Letter from Gail Morris: Western Monarch Winter 2021–22 Report #2

 

Published: 01/12/2022

Dear Western Monarch Friends,

Visitors and nearby residents are enjoying observing the surprising increase in monarchs this season at overwintering sites throughout California. A few intense rainstorms blew through the area recently but the monarch population appears to be weathering them well so far. Meanwhile small pockets of monarchs are also present in southern California and the deserts of Arizona this winter as well, a harbinger of the season.

Western Monarch Sightings

As 2022 dawns we start with a new slate of maps to enter your monarch and milkweed sightings. Your monarch observations are valuable! Why milkweed? It’s helpful to know where milkweed is still available each winter for monarchs.  Following the monarch trail helps us all learn about their survival strategies in winter. Keep your camera or phone handy!

Susan brought in the New Year finding 6 monarchs in El Segundo, California, on January 1. “Noon, clear sunny day after 2 days of record rain. Free flying then landing to sun in tall pine trees.”

Rhonda in Wickenburg, Arizona, spotted one monarch on January 4. “Flying through campus.”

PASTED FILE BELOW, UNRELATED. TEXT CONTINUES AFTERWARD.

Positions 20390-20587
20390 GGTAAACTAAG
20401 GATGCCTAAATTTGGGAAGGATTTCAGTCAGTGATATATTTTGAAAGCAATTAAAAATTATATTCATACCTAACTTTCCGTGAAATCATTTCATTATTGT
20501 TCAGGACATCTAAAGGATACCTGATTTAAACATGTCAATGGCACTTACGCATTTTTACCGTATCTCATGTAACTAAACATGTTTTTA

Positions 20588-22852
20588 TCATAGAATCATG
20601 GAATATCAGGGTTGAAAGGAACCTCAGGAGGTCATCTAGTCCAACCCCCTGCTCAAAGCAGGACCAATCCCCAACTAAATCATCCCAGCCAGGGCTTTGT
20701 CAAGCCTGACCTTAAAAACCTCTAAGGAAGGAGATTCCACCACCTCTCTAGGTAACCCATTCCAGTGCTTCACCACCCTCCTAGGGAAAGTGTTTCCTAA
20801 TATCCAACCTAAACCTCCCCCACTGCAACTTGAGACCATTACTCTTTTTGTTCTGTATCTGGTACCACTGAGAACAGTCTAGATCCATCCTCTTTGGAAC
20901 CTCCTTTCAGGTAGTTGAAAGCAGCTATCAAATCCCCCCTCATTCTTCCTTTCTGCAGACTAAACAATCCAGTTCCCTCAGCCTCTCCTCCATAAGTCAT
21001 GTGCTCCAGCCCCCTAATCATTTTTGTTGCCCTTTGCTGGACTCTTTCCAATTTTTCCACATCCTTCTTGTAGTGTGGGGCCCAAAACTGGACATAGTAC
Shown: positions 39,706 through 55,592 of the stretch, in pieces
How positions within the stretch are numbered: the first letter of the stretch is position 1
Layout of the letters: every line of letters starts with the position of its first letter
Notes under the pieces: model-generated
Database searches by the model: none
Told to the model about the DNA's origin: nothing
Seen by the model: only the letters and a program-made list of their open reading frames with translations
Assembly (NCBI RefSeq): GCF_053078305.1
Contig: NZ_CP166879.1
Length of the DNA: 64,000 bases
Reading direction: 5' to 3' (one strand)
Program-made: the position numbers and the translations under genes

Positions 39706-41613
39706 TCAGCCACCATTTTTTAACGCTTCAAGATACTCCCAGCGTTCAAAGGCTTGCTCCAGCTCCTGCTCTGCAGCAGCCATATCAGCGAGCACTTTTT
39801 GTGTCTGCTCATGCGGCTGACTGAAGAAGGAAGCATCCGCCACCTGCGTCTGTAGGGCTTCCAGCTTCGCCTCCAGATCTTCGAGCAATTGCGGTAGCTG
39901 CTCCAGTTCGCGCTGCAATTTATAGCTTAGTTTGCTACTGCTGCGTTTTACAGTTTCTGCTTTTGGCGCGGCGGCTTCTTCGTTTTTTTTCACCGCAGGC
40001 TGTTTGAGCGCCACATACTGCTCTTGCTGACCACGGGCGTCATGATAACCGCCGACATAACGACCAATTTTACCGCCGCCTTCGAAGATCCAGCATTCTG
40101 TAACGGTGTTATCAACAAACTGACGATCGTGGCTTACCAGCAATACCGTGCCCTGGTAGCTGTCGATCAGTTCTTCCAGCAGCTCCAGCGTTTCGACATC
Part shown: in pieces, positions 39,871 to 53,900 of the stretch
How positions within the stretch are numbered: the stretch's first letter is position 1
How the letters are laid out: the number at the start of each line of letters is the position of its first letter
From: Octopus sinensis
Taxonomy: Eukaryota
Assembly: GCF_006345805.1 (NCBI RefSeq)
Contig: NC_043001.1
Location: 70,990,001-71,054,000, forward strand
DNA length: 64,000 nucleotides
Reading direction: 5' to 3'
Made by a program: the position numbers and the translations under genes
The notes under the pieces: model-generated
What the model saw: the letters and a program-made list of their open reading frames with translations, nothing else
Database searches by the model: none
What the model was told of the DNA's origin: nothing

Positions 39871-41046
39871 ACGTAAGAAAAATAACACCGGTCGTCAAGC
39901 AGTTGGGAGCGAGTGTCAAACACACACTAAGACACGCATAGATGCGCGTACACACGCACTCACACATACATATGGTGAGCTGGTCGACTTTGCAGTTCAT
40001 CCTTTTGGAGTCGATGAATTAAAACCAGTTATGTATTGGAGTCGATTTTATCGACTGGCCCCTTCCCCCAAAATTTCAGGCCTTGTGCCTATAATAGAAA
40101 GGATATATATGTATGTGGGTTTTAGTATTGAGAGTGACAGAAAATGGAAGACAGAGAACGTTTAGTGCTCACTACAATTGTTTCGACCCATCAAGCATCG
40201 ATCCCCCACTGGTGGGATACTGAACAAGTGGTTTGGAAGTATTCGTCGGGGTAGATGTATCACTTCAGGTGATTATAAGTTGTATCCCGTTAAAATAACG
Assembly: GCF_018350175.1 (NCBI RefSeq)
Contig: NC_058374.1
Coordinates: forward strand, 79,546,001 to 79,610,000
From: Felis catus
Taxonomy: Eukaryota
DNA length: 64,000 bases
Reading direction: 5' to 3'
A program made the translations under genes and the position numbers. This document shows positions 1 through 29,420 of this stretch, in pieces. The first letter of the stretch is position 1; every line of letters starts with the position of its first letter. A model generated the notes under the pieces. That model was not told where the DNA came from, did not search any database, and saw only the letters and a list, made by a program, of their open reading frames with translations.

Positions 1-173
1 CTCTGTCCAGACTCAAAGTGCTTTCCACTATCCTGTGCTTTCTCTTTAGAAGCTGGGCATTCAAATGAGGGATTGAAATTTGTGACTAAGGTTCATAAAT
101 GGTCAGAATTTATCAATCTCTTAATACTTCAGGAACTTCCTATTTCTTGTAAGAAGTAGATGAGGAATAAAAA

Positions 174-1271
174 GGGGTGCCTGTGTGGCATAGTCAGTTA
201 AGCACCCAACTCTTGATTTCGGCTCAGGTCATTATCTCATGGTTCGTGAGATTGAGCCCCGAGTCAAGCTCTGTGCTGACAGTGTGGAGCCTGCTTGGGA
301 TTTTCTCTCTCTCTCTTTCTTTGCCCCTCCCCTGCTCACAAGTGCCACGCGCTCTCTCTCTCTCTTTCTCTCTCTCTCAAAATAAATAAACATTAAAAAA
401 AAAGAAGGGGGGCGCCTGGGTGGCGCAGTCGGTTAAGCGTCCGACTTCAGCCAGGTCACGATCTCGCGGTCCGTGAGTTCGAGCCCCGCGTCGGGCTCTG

Pam in Florence, Arizona, reported 2 monarchs on January 5. “Saw one a few days ago but saw 2 on a bush with trumpet flowers.”

James in Green Valley, Arizona, found one monarch on January 6. “I observed one fast moving female monarch which appeared to be in great shape at 1:20 pm MST, 71 degrees and sunny, no breeze. She fluttered around my purple lantana w/out nectaring. Then she bounced on several leaves of my A. angustifolia but did not oviposit. She came back several times in 5 minutes and gone. Could not get a picture.”

California Monarch Counts Underway

In addition to the annual Thanksgiving Count as a point of comparison in California overwintering monarchs, volunteers are also just completing their New Year’s Count. The numbers provide a snapshot of the stressors of overwintering as a monarch. Monarch numbers typically decline as the winter season progresses. In fact, the monarch population is normally at its lowest ebb just before the Spring migration begins. Lipid levels can be reduced if nearby nectar resources aren’t available nearby to easily access on warm, sunny days. The hardship of the fall migration itself can take a toll as can weather-related stressors such as storms with strong winds. Breeding monarchs in the area will also reach the end of their lifespan. Usually, the New Year’s Count results in lower numbers than the Thanksgiving Count. We are all waiting to see the results of these two major counts as soon as they are tabulated by the Xerces Society.